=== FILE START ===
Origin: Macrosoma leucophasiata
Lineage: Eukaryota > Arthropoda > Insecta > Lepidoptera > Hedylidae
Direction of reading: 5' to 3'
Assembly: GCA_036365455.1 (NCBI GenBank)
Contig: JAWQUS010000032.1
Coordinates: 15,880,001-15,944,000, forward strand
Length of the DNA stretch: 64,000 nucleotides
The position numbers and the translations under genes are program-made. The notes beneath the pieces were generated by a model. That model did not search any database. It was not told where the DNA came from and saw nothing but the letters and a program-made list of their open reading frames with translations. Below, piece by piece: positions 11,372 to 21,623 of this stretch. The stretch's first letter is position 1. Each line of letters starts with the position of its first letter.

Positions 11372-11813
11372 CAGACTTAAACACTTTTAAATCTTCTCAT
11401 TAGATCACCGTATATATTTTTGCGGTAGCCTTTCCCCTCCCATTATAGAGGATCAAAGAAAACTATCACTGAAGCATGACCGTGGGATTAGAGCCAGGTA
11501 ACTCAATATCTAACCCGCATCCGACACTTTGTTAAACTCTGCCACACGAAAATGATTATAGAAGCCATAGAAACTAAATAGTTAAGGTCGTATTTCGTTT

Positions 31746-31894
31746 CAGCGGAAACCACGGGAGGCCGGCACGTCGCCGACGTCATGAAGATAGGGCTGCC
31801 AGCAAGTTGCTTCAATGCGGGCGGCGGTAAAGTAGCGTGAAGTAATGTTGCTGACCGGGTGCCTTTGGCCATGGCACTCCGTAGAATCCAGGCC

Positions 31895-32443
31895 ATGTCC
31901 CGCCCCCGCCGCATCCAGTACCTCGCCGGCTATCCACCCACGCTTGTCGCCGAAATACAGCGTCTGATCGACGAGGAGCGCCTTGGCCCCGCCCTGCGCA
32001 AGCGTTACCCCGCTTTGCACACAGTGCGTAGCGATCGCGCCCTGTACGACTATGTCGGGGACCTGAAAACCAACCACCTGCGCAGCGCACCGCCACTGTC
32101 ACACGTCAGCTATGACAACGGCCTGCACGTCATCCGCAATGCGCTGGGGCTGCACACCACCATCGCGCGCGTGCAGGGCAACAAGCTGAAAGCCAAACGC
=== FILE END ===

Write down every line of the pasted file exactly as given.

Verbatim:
Origin: Macrosoma leucophasiata
Lineage: Eukaryota > Arthropoda > Insecta > Lepidoptera > Hedylidae
Direction of reading: 5' to 3'
Assembly: GCA_036365455.1 (NCBI GenBank)
Contig: JAWQUS010000032.1
Coordinates: 15,880,001-15,944,000, forward strand
Length of the DNA stretch: 64,000 nucleotides
The position numbers and the translations under genes are program-made. The notes beneath the pieces were generated by a model. That model did not search any database. It was not told where the DNA came from and saw nothing but the letters and a program-made list of their open reading frames with translations. Below, piece by piece: positions 11,372 to 21,623 of this stretch. The stretch's first letter is position 1. Each line of letters starts with the position of its first letter.

Positions 11372-11813
11372 CAGACTTAAACACTTTTAAATCTTCTCAT
11401 TAGATCACCGTATATATTTTTGCGGTAGCCTTTCCCCTCCCATTATAGAGGATCAAAGAAAACTATCACTGAAGCATGACCGTGGGATTAGAGCCAGGTA
11501 ACTCAATATCTAACCCGCATCCGACACTTTGTTAAACTCTGCCACACGAAAATGATTATAGAAGCCATAGAAACTAAATAGTTAAGGTCGTATTTCGTTT

Positions 31746-31894
31746 CAGCGGAAACCACGGGAGGCCGGCACGTCGCCGACGTCATGAAGATAGGGCTGCC
31801 AGCAAGTTGCTTCAATGCGGGCGGCGGTAAAGTAGCGTGAAGTAATGTTGCTGACCGGGTGCCTTTGGCCATGGCACTCCGTAGAATCCAGGCC

Positions 31895-32443
31895 ATGTCC
31901 CGCCCCCGCCGCATCCAGTACCTCGCCGGCTATCCACCCACGCTTGTCGCCGAAATACAGCGTCTGATCGACGAGGAGCGCCTTGGCCCCGCCCTGCGCA
32001 AGCGTTACCCCGCTTTGCACACAGTGCGTAGCGATCGCGCCCTGTACGACTATGTCGGGGACCTGAAAACCAACCACCTGCGCAGCGCACCGCCACTGTC
32101 ACACGTCAGCTATGACAACGGCCTGCACGTCATCCGCAATGCGCTGGGGCTGCACACCACCATCGCGCGCGTGCAGGGCAACAAGCTGAAAGCCAAACGC